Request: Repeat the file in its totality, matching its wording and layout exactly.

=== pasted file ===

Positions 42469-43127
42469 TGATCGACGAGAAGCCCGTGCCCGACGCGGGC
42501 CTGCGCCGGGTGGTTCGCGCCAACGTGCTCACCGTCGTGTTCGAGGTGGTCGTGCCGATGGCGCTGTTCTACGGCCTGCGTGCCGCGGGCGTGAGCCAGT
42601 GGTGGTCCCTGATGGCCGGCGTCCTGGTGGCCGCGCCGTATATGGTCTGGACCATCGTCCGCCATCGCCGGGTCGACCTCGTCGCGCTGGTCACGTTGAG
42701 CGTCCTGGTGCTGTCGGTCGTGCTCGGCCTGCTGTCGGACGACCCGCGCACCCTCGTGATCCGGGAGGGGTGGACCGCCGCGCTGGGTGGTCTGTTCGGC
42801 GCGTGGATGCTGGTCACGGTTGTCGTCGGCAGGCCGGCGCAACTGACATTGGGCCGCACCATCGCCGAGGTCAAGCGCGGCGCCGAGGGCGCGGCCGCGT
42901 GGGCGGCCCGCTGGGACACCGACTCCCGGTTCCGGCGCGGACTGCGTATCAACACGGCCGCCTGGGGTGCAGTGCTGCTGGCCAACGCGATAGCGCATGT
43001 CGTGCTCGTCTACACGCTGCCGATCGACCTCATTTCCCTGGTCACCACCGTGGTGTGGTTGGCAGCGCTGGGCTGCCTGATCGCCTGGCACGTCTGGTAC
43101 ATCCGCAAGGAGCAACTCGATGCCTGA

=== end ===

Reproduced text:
Positions 42469-43127
42469 TGATCGACGAGAAGCCCGTGCCCGACGCGGGC
42501 CTGCGCCGGGTGGTTCGCGCCAACGTGCTCACCGTCGTGTTCGAGGTGGTCGTGCCGATGGCGCTGTTCTACGGCCTGCGTGCCGCGGGCGTGAGCCAGT
42601 GGTGGTCCCTGATGGCCGGCGTCCTGGTGGCCGCGCCGTATATGGTCTGGACCATCGTCCGCCATCGCCGGGTCGACCTCGTCGCGCTGGTCACGTTGAG
42701 CGTCCTGGTGCTGTCGGTCGTGCTCGGCCTGCTGTCGGACGACCCGCGCACCCTCGTGATCCGGGAGGGGTGGACCGCCGCGCTGGGTGGTCTGTTCGGC
42801 GCGTGGATGCTGGTCACGGTTGTCGTCGGCAGGCCGGCGCAACTGACATTGGGCCGCACCATCGCCGAGGTCAAGCGCGGCGCCGAGGGCGCGGCCGCGT
42901 GGGCGGCCCGCTGGGACACCGACTCCCGGTTCCGGCGCGGACTGCGTATCAACACGGCCGCCTGGGGTGCAGTGCTGCTGGCCAACGCGATAGCGCATGT
43001 CGTGCTCGTCTACACGCTGCCGATCGACCTCATTTCCCTGGTCACCACCGTGGTGTGGTTGGCAGCGCTGGGCTGCCTGATCGCCTGGCACGTCTGGTAC
43101 ATCCGCAAGGAGCAACTCGATGCCTGA